Volume 39, Issue 10,
Ready for Anything
Mississippi Federal Building Features Blast-Resistant Glazing
by Megan Headley
photos by Greg Carney
While still in the planning phase, the new Gulfport, Miss., federal courthouse, officially named the Judge Dan M. Russell, Jr. Federal Building and United States Courthouse, faced controversy over its original historic site location. The 220,600-square-foot building was completed in August 2003 and is prepared to face most any situation, in part a result of its blast-resistant glazing.
Blast-resistant glazing has become a standard requirement in designing and upgrading federal buildings, despite the fact that, at one point, the idea of using such lightweight materials for blast protection “defied imagination” for the federal government, according to Dr. Robert Smilowitz, a principal with blast consultant Weidlinger Associates Inc. The $52 million project was part of the General Service Administration’s (GSA) Center for Courthouse Management program that created new federal buildings for nearly 200 overcrowded courthouses.
Weidlinger Associates, based in New York, was the coordinator among the glass fabricator, contract glazier and materials in between, such as mullions and sealants. Using criteria provided by the GSA in document P100, The Facilities Standards for the Public Buildings Service, the consulting firm was responsible for calculating the pressure on the face of the building and deciding which elements were best suited to meet the federal requirements.
“It was a federal facility, so the threat [requirements were] provided to us,” said Smilowitz. “Working with the architect, we came up with a prototype that met the blast requirements,” continued Smilowitz.
Once the consultant completed the analysis, it was necessary to pass the resultant calculations on to the manufacturers of the individual parts. Those companies were then required to come up with the details of how to apply the consultant’s guidelines to the project. For this project, glass fabricator Viracon’s insulating laminated glass was used with framing supplied by Pensacola, Fla.-based glazing subcontractor Pensacola Glass.
Viracon supplied the building with approximately 37,000 square feet of Solarscreen low- E insulating laminated glass designed to mitigate the effects of a bomb-blast attack.
“Laminated glass constructed with an enhanced interlayer, such as polyvinyl butyral (PVB), offers protection in the event of a blast by allowing broken glass fragments to adhere to the plastic interlayer rather than spraying building occupants,” said Sara Theiss, protective glazing specialist for Viracon. “In addition, Viracon worked with the architects, R. M. Kliment & Frances Harlsband Architects, to design the glass for specific thermal and solar energy performance by incorporating our Solarscreen low-E coating, custom silkscreen pattern and insulating glass, which helped to reduce energy costs on the building,” Theiss added.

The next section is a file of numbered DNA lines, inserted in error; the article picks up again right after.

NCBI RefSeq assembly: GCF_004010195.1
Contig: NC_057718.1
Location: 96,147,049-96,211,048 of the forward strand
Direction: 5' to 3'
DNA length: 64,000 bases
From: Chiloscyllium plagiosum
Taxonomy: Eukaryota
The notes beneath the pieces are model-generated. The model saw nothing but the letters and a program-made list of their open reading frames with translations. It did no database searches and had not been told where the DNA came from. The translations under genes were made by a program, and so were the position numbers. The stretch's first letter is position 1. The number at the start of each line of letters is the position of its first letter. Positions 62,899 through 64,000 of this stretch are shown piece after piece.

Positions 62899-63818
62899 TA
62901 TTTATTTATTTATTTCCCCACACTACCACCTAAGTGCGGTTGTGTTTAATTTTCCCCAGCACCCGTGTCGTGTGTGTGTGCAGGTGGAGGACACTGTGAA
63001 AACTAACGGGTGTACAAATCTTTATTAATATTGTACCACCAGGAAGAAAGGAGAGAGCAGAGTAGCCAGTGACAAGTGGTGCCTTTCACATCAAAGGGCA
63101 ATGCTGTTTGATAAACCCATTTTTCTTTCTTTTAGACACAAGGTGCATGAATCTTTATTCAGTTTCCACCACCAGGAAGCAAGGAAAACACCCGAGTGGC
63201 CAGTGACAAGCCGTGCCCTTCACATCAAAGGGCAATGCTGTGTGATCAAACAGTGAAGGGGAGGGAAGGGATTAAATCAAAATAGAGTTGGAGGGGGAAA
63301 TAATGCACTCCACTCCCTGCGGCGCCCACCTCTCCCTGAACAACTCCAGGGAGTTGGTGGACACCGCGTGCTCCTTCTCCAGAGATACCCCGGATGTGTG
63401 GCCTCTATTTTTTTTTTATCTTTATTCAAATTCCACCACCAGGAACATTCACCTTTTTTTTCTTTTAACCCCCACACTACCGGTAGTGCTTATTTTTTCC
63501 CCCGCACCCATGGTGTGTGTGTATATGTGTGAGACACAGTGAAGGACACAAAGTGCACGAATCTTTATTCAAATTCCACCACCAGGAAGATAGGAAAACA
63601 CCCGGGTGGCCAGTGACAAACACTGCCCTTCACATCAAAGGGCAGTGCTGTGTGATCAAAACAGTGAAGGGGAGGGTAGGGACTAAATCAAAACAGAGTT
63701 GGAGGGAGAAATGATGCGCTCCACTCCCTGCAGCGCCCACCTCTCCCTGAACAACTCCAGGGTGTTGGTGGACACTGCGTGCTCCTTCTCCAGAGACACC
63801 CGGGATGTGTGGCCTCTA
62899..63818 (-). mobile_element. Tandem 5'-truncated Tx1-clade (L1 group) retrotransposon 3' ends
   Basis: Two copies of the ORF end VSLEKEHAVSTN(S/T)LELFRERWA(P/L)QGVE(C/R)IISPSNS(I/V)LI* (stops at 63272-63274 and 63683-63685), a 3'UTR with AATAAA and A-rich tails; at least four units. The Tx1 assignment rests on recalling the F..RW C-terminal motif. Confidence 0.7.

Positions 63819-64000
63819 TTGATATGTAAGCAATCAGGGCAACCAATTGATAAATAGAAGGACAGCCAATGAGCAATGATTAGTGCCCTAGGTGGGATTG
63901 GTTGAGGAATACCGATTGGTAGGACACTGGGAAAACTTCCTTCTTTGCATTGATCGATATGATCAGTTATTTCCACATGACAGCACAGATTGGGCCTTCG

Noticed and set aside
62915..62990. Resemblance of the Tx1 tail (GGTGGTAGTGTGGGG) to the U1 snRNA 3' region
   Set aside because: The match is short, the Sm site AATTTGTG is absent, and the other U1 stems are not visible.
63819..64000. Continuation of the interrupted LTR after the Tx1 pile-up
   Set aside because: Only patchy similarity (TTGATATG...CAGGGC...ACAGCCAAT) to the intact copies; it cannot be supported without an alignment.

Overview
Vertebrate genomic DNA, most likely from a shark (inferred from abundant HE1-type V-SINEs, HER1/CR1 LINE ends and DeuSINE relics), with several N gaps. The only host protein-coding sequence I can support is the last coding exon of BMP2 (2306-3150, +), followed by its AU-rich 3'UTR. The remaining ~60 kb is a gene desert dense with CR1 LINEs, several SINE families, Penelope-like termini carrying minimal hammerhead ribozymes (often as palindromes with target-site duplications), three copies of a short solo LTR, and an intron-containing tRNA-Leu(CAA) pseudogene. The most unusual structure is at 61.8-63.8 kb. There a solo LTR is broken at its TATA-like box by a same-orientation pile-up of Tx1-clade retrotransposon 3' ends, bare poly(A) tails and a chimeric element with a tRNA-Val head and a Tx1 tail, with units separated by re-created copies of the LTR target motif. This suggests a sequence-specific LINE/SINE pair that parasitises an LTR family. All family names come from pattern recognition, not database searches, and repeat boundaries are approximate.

Against the Elements
More than blast-resistance and energy efficiency benefits had to be considered in manufacturing the glass, however. Because of the courthouse’s location within a half mile from the Gulf Coast, the architect also had to consider code requirements for hurricane-resistant glazing in addition to meeting the GSA criteria. According to Theiss there is a notable difference between the two types of requirements.
“One actually will take precedence over the other,” said Theiss. “The hurricane requirements are often more
She added that the inherent characteristics of the laminated glass used in the project offered additional safety benefits, including protection from hurricane force winds and debris. The first test of the hurricane-resistant glazing, Hurricane Ivan, came up through the Gulf on September 16, when Mississippi found itself in the path of the category 4 storm.
“Everything was fine,” said Alex Smith, GSA representative. “In Gulfport we had sustained winds up to 45 miles per hour, gusts around 60, I think, and everything held up fine.”
At one point, said Smilowitz, “the federal government didn’t trust blast-resistant curtainwall … it defied imagination.” Today, however, it seems equally improbable that architects would return to building the concrete block-like, structures that for so long seemed to signify security when blast-resistant glazing systems are capable of protecting a building from attack.
Megan Headley is an assistant editor for USGlass magazine.
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